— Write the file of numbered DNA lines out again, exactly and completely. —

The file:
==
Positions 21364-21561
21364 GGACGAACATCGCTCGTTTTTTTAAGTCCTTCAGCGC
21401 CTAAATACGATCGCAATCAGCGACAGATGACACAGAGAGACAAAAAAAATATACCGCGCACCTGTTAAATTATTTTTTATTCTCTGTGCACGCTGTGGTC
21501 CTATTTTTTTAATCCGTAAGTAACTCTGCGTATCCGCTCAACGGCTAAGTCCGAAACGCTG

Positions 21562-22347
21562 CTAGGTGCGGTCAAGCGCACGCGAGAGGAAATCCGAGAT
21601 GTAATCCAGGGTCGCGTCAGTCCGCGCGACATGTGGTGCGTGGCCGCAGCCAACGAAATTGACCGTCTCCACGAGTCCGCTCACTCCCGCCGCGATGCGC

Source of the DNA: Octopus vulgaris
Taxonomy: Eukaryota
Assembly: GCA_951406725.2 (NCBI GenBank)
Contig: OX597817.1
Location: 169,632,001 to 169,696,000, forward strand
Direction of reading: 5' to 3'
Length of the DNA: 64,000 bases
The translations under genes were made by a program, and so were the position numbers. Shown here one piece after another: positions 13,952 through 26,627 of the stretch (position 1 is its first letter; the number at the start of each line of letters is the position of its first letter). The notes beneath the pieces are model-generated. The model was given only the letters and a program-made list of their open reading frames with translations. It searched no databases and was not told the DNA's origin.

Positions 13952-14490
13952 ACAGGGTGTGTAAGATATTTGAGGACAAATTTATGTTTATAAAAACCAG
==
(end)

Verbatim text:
Positions 21364-21561
21364 GGACGAACATCGCTCGTTTTTTTAAGTCCTTCAGCGC
21401 CTAAATACGATCGCAATCAGCGACAGATGACACAGAGAGACAAAAAAAATATACCGCGCACCTGTTAAATTATTTTTTATTCTCTGTGCACGCTGTGGTC
21501 CTATTTTTTTAATCCGTAAGTAACTCTGCGTATCCGCTCAACGGCTAAGTCCGAAACGCTG

Positions 21562-22347
21562 CTAGGTGCGGTCAAGCGCACGCGAGAGGAAATCCGAGAT
21601 GTAATCCAGGGTCGCGTCAGTCCGCGCGACATGTGGTGCGTGGCCGCAGCCAACGAAATTGACCGTCTCCACGAGTCCGCTCACTCCCGCCGCGATGCGC

Source of the DNA: Octopus vulgaris
Taxonomy: Eukaryota
Assembly: GCA_951406725.2 (NCBI GenBank)
Contig: OX597817.1
Location: 169,632,001 to 169,696,000, forward strand
Direction of reading: 5' to 3'
Length of the DNA: 64,000 bases
The translations under genes were made by a program, and so were the position numbers. Shown here one piece after another: positions 13,952 through 26,627 of the stretch (position 1 is its first letter; the number at the start of each line of letters is the position of its first letter). The notes beneath the pieces are model-generated. The model was given only the letters and a program-made list of their open reading frames with translations. It searched no databases and was not told the DNA's origin.

Positions 13952-14490
13952 ACAGGGTGTGTAAGATATTTGAGGACAAATTTATGTTTATAAAAACCAG